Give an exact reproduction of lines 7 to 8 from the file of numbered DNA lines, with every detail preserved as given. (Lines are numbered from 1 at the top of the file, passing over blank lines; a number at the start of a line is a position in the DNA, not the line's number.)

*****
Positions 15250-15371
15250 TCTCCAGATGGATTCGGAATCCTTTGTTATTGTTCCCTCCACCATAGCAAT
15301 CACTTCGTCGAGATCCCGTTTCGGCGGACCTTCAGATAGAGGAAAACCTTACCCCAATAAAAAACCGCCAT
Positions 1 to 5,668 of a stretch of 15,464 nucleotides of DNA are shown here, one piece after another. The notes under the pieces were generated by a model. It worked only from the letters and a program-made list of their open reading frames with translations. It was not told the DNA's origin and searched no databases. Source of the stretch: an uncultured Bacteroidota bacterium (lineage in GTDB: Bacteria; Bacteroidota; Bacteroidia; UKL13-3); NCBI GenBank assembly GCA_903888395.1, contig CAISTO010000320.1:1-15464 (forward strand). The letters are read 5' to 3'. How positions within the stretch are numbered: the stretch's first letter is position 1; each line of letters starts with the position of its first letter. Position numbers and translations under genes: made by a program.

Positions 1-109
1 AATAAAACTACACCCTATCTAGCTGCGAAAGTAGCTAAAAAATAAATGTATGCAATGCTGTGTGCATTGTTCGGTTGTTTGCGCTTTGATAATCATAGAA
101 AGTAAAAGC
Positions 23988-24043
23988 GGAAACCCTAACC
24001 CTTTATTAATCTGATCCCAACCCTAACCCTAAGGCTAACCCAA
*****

101 AGTAAAAGC
Positions 23988-24043